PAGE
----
Inspired by the exhibition in 1971 of Robert Morris' 'Bodyspacemotionthings', I had the idea of creating an interactive experience, whereby the audience would be encouraged to use a piece of play equipment in the gallery space. In doing so, my desire was for the audience to relive the nostalgic experience of 'play'.
I had intended to have a piece of play equipment, preferably a seesaw or a slide, installed in the centre of the exhibition space. On the surrounding walls would have been large scale paintings that had stemmed from childhood photographs and memories.
"Quite often you cannot tell if something is a work of art apart from the fact that people are standing around it and looking at it.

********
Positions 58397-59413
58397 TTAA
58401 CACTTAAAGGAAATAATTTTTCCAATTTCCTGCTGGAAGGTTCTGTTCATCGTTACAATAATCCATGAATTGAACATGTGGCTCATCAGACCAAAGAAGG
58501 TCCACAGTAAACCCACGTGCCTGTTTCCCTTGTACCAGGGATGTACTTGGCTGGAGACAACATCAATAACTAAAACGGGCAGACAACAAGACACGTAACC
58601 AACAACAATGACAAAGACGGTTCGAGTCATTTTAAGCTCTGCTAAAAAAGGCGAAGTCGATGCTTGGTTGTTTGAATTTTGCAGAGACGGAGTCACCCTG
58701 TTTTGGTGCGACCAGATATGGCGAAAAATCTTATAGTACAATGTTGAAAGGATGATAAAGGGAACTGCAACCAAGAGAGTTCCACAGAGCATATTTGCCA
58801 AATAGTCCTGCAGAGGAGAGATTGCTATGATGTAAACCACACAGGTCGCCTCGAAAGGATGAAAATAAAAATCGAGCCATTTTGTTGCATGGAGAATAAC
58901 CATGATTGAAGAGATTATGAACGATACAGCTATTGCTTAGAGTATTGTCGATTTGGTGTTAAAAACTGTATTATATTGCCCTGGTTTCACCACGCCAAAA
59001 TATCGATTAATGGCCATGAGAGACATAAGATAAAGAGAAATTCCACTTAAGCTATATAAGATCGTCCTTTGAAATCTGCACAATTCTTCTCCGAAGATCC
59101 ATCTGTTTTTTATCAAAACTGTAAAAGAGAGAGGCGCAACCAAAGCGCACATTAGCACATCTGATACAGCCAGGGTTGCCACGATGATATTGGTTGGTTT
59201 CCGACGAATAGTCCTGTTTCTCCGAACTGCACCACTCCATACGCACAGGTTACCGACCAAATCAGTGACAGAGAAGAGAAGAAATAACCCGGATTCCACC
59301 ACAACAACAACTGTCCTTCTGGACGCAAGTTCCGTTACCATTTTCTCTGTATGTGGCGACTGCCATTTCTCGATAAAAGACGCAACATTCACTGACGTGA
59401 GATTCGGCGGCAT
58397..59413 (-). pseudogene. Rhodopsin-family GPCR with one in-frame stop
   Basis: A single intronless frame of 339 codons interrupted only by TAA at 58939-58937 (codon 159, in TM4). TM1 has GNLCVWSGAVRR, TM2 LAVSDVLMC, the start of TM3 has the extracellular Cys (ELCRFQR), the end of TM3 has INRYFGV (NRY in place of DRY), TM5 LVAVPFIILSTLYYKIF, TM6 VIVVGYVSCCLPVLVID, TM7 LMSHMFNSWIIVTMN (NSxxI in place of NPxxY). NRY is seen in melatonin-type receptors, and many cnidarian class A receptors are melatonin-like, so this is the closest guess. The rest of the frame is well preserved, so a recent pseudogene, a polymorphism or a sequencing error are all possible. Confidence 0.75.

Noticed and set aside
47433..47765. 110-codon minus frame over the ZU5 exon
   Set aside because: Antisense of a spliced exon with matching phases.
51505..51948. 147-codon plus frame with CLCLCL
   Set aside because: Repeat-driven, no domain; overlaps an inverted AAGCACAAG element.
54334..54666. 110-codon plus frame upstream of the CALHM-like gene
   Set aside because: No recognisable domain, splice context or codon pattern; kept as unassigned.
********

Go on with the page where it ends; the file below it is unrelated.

The other thing you might looks for is a queue. People love queuing for art, especially participatory art.
There is a need for spectacle, public spectacle. People want an outrageous and exciting experience from art and then they want to ponder slightly what it was about." - Grayson Perry in 'Playing to the Gallery'
Queuing - the act becomes more of a performance and therefore loses its spontaneity.
Consciousness - adults are subconsciously more self-aware of their surroundings and of what they are doing.
Acquiring a piece of play equipment.
Health and safety.
Will an installation take attention away from the paintings?
Difficult to have enough viewing space to see the painting close up and with distance.